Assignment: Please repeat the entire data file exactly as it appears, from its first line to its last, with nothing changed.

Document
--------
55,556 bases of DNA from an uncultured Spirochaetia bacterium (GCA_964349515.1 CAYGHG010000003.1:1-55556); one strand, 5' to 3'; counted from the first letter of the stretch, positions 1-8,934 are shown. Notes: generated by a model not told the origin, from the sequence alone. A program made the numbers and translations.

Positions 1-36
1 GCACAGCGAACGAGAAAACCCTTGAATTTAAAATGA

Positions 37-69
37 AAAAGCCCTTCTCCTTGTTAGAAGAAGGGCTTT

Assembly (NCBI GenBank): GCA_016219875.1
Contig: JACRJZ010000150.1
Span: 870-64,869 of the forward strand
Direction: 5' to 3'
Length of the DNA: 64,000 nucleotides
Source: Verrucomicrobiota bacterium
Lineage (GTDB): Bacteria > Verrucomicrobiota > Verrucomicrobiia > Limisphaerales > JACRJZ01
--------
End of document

55,556 bases of DNA from an uncultured Spirochaetia bacterium (GCA_964349515.1 CAYGHG010000003.1:1-55556); one strand, 5' to 3'; counted from the first letter of the stretch, positions 1-8,934 are shown. Notes: generated by a model not told the origin, from the sequence alone. A program made the numbers and translations.

Positions 1-36
1 GCACAGCGAACGAGAAAACCCTTGAATTTAAAATGA

Positions 37-69
37 AAAAGCCCTTCTCCTTGTTAGAAGAAGGGCTTT

Assembly (NCBI GenBank): GCA_016219875.1
Contig: JACRJZ010000150.1
Span: 870-64,869 of the forward strand
Direction: 5' to 3'
Length of the DNA: 64,000 nucleotides
Source: Verrucomicrobiota bacterium
Lineage (GTDB): Bacteria > Verrucomicrobiota > Verrucomicrobiia > Limisphaerales > JACRJZ01